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Closed-loop insulin pump may improve glycaemic outcomes in children with T1D

Roshini Claire Anthony
16 Apr 2018

The use of a hybrid closed-loop insulin pump, which has shown promise in improving glycaemic outcomes in adolescents and adults with type 1 diabetes, may also be beneficial in children, according to a study presented at ENDO 2018.

“The MiniMed™ 670G system can effectively manage diabetes and lead to improved time in the target glucose range and [HbA1c] for individuals with type 1 diabetes between the ages of 7 and 75 who require at least eight units of insulin daily,” said study lead author Associate Professor Michael Alan Wood, Clinical Director of the Pediatric Diabetes Program at the University of Michigan Medical School in Ann Arbor, Michigan, US.

Researchers of this multicentre (nine sites), single-arm trial recruited 105 children aged 7–13 years (mean age 10.8 years) with type 1 diabetes. The children first underwent a 2-week run-in phase where they used both a continuous glucose monitor as well as the closed-loop system in manual mode (open-loop mode). They then used the hybrid closed-loop system in auto mode for 3 months at home (study phase). The study protocol allowed for continuous use of the closed-loop system after the study ended; almost all children opted to continue using the system.

Results of the trial were compared with that of the trial involving adolescents (n=30, mean age 16.5 years) and adults (n=94, mean age 44.6 years) who used the same home-based closed-loop system for the same amount of time.

The children experienced a significant decrease in HbA1c levels between the run-in phase and end of the study phase (from 7.9 to 7.5 percent; p<0.001) as well as a significant increase in percentage of time in target range (71–180 mg/dL; from 56.2 to 65.0 percent; p<0.001). [ENDO 2018, abstract SAT-179]

The results of this trial compared favourably with that of the study comprising adolescents and adults who also experienced significant decreases in HbA1c from 7.7 to 7.1 percent and from 7.3 to 6.8 percent, respectively (p<0.001 for both age groups) as well as significant increases in percentage of time in target range (from 60.4 to 67.2 percent in adolescents and from 68.8 to 73.8 percent in adults; p<0.001 for both age groups).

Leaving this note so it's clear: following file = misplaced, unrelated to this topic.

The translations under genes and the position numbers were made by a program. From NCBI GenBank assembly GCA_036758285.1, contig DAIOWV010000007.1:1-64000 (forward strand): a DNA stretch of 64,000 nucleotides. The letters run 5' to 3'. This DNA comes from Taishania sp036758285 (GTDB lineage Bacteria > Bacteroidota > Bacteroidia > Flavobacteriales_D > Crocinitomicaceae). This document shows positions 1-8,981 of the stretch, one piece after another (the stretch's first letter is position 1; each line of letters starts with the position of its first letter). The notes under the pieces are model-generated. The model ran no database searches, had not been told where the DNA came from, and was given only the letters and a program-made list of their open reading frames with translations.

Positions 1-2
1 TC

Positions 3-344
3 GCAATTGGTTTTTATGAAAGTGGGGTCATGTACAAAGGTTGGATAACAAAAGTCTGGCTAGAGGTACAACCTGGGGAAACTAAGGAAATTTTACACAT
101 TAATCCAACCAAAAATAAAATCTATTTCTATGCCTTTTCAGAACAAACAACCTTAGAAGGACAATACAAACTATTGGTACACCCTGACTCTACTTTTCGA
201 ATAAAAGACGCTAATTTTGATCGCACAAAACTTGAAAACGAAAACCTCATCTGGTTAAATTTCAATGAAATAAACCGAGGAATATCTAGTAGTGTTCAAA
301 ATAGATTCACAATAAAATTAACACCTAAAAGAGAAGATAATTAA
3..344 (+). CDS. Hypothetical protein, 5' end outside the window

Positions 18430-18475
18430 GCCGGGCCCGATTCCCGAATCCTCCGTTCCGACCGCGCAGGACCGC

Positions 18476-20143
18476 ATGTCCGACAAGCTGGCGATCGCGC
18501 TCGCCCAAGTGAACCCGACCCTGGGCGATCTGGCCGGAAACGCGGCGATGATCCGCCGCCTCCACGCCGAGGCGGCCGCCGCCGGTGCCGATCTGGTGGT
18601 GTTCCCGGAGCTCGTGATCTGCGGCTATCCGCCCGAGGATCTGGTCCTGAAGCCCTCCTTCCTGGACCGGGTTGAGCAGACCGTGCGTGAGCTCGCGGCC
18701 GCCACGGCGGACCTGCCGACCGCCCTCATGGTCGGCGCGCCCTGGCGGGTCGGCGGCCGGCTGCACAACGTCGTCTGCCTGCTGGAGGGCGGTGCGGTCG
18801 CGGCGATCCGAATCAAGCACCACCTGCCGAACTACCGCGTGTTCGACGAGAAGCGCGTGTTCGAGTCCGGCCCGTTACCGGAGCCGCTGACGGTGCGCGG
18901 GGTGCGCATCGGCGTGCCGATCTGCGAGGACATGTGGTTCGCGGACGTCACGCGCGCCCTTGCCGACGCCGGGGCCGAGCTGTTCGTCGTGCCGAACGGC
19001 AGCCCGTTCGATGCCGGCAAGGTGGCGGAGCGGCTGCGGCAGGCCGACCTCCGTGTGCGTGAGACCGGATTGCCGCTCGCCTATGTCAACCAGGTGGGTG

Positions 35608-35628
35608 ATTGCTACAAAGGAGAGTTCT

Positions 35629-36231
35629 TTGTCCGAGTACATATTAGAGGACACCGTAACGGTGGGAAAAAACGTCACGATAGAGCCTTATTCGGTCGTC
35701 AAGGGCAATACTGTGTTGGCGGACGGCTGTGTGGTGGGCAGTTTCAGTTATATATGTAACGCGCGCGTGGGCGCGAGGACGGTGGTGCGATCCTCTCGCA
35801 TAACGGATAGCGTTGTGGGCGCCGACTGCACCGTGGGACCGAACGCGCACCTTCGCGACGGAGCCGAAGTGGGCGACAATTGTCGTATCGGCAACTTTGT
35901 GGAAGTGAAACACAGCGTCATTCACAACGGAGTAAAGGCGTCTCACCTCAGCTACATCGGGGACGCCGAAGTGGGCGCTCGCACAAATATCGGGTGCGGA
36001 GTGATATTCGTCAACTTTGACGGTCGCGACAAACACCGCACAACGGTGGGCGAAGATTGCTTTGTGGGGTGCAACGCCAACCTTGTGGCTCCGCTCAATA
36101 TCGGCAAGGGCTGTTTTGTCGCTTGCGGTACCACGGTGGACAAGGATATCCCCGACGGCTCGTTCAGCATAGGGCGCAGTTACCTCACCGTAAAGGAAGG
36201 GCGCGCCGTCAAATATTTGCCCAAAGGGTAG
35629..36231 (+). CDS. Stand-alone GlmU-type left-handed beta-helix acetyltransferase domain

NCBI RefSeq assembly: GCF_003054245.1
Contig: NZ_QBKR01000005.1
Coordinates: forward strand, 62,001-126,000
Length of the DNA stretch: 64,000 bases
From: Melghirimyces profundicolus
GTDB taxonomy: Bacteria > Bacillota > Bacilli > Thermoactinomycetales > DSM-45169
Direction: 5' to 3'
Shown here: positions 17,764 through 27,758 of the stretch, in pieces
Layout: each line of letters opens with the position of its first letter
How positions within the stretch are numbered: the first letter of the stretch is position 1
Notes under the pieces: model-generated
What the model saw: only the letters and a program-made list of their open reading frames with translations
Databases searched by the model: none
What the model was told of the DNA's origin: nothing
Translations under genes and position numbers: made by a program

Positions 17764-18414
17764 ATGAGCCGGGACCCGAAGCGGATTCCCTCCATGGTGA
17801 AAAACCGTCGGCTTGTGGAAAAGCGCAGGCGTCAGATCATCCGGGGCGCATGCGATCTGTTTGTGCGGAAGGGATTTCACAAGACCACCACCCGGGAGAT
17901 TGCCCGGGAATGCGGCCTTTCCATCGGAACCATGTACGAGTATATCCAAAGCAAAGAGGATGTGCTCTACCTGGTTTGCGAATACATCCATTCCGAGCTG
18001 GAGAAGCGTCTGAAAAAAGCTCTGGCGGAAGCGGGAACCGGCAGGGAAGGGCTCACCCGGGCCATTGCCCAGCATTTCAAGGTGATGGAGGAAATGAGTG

Percentage of time in hypoglycaemia (≤70 mg/dL) and hyperglycaemia (>180 mg/dL) were reduced in all age groups and there were no incidences of severe hypoglycaemia, diabetic ketoacidosis, or severe device-related adverse events in the paediatric population.

“Based on the continuous readings, the system turns off [or turns on] insulin between meals depending on whether the sugar [levels] are rising or falling,” said Wood, pointing out that patients will still require bolus injections of insulin at mealtimes.

“Achieving and maintaining glycaemic control can be a challenge for adults and youth living with type 1 diabetes. The MiniMed™ 670G system, the world’s first hybrid closed-loop insulin delivery system, automates and personalizes the delivery of basal insulin 24 hours a day,” said Wood, highlighting that the system is currently only approved by the FDA for individuals aged ≥14 years.

 

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